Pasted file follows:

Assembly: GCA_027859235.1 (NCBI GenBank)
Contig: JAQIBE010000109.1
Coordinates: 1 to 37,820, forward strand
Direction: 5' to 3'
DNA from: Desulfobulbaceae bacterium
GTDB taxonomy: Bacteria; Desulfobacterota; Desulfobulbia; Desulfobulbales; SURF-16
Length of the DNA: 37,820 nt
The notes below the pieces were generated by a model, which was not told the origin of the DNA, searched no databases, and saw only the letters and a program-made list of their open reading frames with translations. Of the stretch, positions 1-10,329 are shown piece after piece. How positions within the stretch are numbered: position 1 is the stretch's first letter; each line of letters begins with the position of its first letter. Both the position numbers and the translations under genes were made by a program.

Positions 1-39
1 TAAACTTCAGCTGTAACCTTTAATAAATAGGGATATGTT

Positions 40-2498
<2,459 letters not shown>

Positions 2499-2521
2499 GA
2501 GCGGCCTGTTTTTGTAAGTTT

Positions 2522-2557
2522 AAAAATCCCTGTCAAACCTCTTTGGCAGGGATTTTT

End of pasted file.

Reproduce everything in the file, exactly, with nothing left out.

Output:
Assembly: GCA_027859235.1 (NCBI GenBank)
Contig: JAQIBE010000109.1
Coordinates: 1 to 37,820, forward strand
Direction: 5' to 3'
DNA from: Desulfobulbaceae bacterium
GTDB taxonomy: Bacteria; Desulfobacterota; Desulfobulbia; Desulfobulbales; SURF-16
Length of the DNA: 37,820 nt
The notes below the pieces were generated by a model, which was not told the origin of the DNA, searched no databases, and saw only the letters and a program-made list of their open reading frames with translations. Of the stretch, positions 1-10,329 are shown piece after piece. How positions within the stretch are numbered: position 1 is the stretch's first letter; each line of letters begins with the position of its first letter. Both the position numbers and the translations under genes were made by a program.

Positions 1-39
1 TAAACTTCAGCTGTAACCTTTAATAAATAGGGATATGTT

Positions 40-2498
<2,459 letters not shown>

Positions 2499-2521
2499 GA
2501 GCGGCCTGTTTTTGTAAGTTT

Positions 2522-2557
2522 AAAAATCCCTGTCAAACCTCTTTGGCAGGGATTTTT